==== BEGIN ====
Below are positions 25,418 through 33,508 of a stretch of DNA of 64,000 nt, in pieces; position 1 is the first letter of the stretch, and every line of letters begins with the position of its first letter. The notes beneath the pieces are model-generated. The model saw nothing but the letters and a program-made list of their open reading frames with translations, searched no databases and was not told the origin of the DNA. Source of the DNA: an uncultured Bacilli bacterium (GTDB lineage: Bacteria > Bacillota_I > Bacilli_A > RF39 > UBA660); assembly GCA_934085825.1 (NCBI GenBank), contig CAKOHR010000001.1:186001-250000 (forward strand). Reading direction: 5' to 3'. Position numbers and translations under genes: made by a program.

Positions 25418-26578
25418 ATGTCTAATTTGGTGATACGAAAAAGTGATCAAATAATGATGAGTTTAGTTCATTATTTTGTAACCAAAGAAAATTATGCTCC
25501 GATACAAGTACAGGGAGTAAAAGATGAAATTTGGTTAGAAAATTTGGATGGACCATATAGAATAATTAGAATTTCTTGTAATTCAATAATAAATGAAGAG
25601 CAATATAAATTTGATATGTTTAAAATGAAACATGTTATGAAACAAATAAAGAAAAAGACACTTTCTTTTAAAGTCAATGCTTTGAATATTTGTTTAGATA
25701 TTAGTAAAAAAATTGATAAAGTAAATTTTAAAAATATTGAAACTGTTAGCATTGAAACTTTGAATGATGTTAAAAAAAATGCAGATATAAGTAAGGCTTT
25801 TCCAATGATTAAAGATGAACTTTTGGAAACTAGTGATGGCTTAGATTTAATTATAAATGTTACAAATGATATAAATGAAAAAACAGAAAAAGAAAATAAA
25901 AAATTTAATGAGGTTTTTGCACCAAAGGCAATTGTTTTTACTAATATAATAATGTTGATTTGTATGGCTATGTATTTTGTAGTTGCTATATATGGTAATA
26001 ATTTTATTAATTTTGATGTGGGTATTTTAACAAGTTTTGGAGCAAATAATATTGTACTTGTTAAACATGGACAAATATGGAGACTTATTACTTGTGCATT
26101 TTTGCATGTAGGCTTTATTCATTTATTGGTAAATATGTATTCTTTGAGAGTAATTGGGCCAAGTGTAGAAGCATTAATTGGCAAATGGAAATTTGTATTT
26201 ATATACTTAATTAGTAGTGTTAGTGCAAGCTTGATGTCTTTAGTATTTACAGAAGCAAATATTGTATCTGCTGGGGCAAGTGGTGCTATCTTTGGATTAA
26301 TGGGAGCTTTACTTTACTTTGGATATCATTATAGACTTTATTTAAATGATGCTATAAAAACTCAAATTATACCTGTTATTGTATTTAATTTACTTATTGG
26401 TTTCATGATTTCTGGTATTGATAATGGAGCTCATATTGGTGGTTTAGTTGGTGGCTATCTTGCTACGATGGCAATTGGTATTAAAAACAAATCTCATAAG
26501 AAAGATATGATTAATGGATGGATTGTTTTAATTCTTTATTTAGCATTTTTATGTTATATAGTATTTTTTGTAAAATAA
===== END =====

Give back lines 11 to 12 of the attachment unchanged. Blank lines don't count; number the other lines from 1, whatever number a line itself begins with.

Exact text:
26201 ATATACTTAATTAGTAGTGTTAGTGCAAGCTTGATGTCTTTAGTATTTACAGAAGCAAATATTGTATCTGCTGGGGCAAGTGGTGCTATCTTTGGATTAA
26301 TGGGAGCTTTACTTTACTTTGGATATCATTATAGACTTTATTTAAATGATGCTATAAAAACTCAAATTATACCTGTTATTGTATTTAATTTACTTATTGG